In this paper, we provide a definitive step in the search of good entanglement generation methods for hybrid quantum repeaters by proposing a protocol with an optimal performance. Our protocol uses linear optical elements and photon detectors, and if photon number-resolving detectors are available, the protocol promises to achieve the theoretical limit of performance under the requirement that the generated entanglement suffers from only one type of error. This required property makes subsequent entanglement distillation efficient (15). All known protocols (12); (13); (14); (15); (16); (17), including a protocol generating entanglement with two types of errors (12); (13), do not reach the bound, and thus our protocol is the first one achieving the bound. In addition, even if realistic detectors are used, our protocol shows higher performance than known realistic protocols. Hence, it is a promising protocol to achieve more efficient hybrid quantum repeaters.

Our entanglement generation protocol is illustrated in Fig. 1(a). In what follows, we call the sender and the receiver at neighboring nodes as Alice and Bob, respectively, who are connected via an optical fiber with transmittance , where is the distance between the nodes. Alice first prepares a probe pulse in a coherent state with and a quantum memory in state with and , where phase factors and are chosen to offset irrelevant phases appearing later. Alice then makes the probe pulse interact with her memory by , and sends the output probe pulse to Bob through the fiber, together with the local oscillator (LO). Optical loss in the fiber is effectively described by where is an isometry from input mode into output mode and the environment . Then, the state of Alice’s memory , the received probe pulse in mode , and the environment is described by with and .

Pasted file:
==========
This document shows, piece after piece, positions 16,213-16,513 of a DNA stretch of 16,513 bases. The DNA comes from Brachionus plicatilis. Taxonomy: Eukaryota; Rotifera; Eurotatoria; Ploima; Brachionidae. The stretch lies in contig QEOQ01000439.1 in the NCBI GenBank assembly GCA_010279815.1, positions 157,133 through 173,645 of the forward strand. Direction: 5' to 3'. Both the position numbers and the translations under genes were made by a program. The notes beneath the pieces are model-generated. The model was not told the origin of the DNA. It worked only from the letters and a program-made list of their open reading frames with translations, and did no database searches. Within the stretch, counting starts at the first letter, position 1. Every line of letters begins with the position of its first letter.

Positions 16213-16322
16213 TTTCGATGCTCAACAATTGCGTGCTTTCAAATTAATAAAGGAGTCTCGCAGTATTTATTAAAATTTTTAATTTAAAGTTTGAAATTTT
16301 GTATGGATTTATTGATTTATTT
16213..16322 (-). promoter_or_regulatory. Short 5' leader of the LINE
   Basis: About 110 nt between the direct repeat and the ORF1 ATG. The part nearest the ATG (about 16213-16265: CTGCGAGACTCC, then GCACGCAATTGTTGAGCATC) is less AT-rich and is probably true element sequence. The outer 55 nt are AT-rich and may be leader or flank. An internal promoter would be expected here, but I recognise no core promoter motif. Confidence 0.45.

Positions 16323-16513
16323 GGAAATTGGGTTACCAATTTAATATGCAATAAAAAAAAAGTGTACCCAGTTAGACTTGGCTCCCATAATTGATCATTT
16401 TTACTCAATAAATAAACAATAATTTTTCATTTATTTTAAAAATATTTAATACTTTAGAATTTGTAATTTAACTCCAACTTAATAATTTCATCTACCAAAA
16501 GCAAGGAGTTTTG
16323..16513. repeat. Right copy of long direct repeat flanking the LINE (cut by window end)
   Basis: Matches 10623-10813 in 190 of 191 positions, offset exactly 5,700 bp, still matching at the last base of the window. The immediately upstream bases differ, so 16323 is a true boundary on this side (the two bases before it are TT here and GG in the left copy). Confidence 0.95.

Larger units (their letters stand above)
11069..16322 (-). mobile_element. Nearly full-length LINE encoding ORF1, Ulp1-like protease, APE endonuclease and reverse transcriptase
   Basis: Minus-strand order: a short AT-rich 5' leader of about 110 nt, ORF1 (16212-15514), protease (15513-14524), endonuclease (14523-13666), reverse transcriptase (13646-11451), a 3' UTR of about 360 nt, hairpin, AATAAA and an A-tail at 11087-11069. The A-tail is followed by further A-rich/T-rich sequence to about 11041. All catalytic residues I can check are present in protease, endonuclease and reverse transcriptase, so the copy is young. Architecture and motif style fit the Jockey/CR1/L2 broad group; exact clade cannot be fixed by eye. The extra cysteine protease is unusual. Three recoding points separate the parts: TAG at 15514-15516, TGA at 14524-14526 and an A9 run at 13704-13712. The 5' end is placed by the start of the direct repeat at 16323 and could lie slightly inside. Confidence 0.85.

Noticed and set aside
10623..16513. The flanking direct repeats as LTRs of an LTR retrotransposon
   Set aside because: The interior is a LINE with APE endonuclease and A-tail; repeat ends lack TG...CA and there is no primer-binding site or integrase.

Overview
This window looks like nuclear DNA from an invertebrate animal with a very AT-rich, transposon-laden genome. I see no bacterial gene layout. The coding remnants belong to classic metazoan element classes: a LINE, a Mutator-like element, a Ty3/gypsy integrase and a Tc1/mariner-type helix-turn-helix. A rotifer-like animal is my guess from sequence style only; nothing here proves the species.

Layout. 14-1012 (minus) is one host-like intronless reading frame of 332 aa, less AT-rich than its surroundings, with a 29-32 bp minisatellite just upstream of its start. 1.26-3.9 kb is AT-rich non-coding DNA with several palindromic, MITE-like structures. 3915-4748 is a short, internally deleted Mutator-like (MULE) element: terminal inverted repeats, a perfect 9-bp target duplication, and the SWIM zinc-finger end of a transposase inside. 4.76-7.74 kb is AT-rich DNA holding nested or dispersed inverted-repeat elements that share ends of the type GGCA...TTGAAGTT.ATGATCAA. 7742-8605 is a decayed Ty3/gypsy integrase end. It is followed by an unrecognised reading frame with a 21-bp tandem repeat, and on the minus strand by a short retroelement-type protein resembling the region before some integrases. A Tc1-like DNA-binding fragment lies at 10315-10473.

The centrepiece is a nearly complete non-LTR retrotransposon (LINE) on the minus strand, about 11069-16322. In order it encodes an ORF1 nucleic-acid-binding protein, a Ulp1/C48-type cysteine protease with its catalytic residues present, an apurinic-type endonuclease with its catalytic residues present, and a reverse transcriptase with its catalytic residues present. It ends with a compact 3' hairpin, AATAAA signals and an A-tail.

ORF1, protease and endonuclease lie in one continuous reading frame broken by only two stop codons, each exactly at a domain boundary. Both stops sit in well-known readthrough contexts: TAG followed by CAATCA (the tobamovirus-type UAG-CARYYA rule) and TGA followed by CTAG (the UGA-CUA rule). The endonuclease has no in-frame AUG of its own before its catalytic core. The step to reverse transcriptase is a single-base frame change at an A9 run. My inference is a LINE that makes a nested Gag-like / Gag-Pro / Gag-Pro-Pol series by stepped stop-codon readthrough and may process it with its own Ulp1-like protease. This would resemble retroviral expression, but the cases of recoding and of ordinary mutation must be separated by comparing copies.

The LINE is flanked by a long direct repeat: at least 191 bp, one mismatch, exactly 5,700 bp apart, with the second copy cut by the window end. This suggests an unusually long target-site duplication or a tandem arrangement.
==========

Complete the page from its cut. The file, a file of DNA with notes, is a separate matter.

The above recipe for Alice is also shared by the protocols in Refs. (12); (13); (14), while that for Bob is not. In these protocols, Bob first interacts the probe pulse with his memory, and then he either performs homodyne measurement on the probe pulse (protocol I) (12); (13) or displaces the probe pulse and conducts photon counting (protocol II) (14). As seen below, our protocol differs from these in the sense that it uses two probe pulses. Note that the two-probe approach was also taken in other repeater protocols (8); (9); (10); (11); (17); (16).

In our protocol, upon receiving the probe pulse and the LO pulse, Bob first generates a second probe pulse in state from the LO with a beamsplitter (BS2), and then makes it interact with his memory initialized in state . Then, his memory and the second probe pulse are in state . Bob further applies a 50/50 BS (BS3) described by to the pulses in modes and , which is followed by a phase-space displacement (18) to the pulse in mode . These operations correspond to the following isometry: where . Then, the state of the total system is described by The pulses in and go to photon detectors D1 and D2, respectively, and Bob announces the success of the protocol when either photon detector D1 or D2, but not both, reports the arrival of nonzero photons.